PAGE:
Apologetics,  Creation

Young Earthers and Presuppositionalism

Does one’s view of origins have anything to do with apologetic method? This was the subject of a recent debate held at Southern Evangelical Seminary. Three views were held at the debate. Jason Lisle argued that a presuppositional apologetic assumes a hermeneutic of literalism. Since presuppositionalists typically hold that scripture is the ultimate authority on what is true and since there is no indication found in the text that the six day creation account was anything but an account of actual events in 24 hr days there is no reason found in scripture to abandon a young-earth, six day creation position. The only reason for abandoning this view is found outside scripture and entails borrowing from methodological scientific naturalism or other non-biblical methods and worldviews.

The view of Richard Howe is that holding to a young earth account does not entail presuppositionalism. One might, as Howe indeed does, hold to a young earth view and yet disagree with presuppositional method. Howe is somewhat Thomistic. Consequently Howe’s apologetic is classical and seeks to prove a generic theism with appeal to reason.

Finally, the view of K.Scott Oliphint is that presuppostionalism does not entail a literal hermeneutic and that, while there can be a wide variety of interpretations of Genesis, there should only be one apologetic method-presuppostionalism. The reason for this tack was slightly less clear than Howe and Lisle. The gist of Oliphint’s argument was that presuppositionalism is entailed by scripture’s authority, but Genesis is open to interpretation. The young earth debate is a question of exegesis and not necessarily how one sees scripture as a whole.

In my view Jason Lisle won the debate if we judge his strategy and success in defending his positions. Lisle really only had to show one thing – that six day creation is exegetically valid. He had to show how the text assumes young earth, six day creation. My view is that he does a pretty good job of this. But the strategy is important. His opponent is not Howe. Why? Because it is Oliphint who disagrees with Lisle’s answer to the question, not Howe. What’s more, Oliphint does not strongly disagree with Lisle. Lisle’s basic premise is that presuppositionalism entails a young earth six day, creation account. Oliphint is the one who denies this. Howe is arguing that a six day, young earth creation account does not entail presuppositionalism. Howe’s argument does not directly contradict Lisle’s premise. If Lisle can argue that a six day, young earth creation account is exegetically sound, then he defeats Oliphint’s argument.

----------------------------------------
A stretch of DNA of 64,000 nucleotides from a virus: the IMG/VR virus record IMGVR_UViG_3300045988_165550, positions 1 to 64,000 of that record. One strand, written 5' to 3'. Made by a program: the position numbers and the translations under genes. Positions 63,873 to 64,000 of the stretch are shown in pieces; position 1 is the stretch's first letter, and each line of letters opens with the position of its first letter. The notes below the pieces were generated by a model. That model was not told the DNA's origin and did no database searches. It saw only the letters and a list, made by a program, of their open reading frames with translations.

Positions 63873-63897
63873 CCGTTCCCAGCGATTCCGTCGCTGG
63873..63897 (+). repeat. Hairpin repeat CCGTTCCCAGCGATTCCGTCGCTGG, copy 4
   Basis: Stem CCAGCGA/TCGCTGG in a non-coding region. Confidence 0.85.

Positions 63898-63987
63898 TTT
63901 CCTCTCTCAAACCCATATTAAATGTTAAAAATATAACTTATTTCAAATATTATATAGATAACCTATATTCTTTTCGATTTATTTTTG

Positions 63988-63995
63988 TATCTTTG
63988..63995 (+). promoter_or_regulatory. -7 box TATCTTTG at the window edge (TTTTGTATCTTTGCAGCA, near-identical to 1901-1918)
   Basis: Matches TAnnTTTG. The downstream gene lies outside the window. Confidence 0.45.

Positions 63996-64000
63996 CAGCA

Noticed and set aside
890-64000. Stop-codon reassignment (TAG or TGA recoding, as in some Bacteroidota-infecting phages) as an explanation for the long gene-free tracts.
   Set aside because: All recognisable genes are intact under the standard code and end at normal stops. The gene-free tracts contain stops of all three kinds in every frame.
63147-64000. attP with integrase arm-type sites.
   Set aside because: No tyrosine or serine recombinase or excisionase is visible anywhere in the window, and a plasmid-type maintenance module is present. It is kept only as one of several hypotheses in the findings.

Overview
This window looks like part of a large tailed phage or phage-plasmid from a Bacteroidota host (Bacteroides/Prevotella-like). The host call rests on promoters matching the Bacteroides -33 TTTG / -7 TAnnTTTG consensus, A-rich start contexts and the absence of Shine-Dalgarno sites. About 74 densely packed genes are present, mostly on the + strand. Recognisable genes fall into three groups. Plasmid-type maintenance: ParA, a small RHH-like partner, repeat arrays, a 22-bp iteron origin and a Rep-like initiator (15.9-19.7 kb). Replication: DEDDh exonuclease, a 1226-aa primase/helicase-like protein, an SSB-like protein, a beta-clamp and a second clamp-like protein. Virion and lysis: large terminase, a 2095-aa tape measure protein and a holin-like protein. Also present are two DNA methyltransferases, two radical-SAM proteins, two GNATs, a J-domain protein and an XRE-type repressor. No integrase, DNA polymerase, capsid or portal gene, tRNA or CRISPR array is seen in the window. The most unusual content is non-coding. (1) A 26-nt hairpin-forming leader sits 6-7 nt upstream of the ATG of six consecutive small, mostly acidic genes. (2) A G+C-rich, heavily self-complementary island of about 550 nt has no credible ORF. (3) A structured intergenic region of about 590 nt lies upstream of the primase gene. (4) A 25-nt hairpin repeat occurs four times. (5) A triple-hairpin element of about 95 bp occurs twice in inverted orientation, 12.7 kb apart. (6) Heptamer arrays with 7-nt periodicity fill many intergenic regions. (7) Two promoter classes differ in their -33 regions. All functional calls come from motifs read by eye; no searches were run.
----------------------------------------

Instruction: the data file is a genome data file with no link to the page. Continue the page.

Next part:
The challenge to Oliphint is: can he show that there is another exegetically sound interpretation of Genesis? Oliphint’s answer is that the interpretation of Genesis has always been debated in the history of the church and its reinterpretation does not require compromise with methodological naturalistic scientism. This is a fairly weak argument essentially saying that many top theologians have reached many conclusions about the meaning of Genesis. Oliphint could have strengthened his argument by offering an alternative interpretation of Genesis, but he doesn’t. Instead his argument is a general defence of presuppositionalism aimed mainly at defeating Howe’s argument for a classical method.

In my opinion Lisle succeeds in what he sets out to do. And is in a comfortable position when it comes to defending presuppositionalism – there are two of them on the panel. Lisle lets Oliphint defend the method. There are also two young earthers – Lisle and Howe. So in Lisle’s opening argument he has the full support of the one who objects to his apologetic method.

You can watch the debate here: http://www.youtube.com/watch?v=T4woxDHC5AU

Assistant Professor of Philosophy and History of Ideas at Southeastern Baptist Theological Seminary and The College at Southeastern.


  • Peter Valletta

    In defence of Oliphint's view, another exegetically sound interpretation of the first chapter of Genesis is found in, "The Lost World of Genesis" by John Walton. I would question Lisle's view that "there is no indication found in the text that the six day creation account was anything but an account of actual events in 24 hr days" by pointing out verse 2 of Genesis 1 – God is 'creating' within a pre-existing earth – something else must be going on here. Not that I'm suggesting That God did not create everything ex-nihlilo – I believe he did – I just don't think that this is what Genesis 1 is describing – Oliphint may or may not have put his view across well but I tend to agree with his argument that you can believe in the ultimate authority of scripture without necessarily holding a literal view of Genesis 1 (or any other scripture portion for that matter)

  • Ben Holloway

    Peter! good to hear from you. And yes, as you can tell from my post, I wasn't seeking to defend Lisle's position (even though I hold it), only to point out that his strategy was a good one. I think I heard John Walton present his view at Moody and found it somewhat plausible at the time. He said something like: The earth is old but living things are not. Is that right? Is there a difference between his view and the gap theory?

  • wakawakwaka

    Lisle is an absolute joke. He just begs the question over and over again. At least Oliphant knows how to make an arguement and understands his own limitations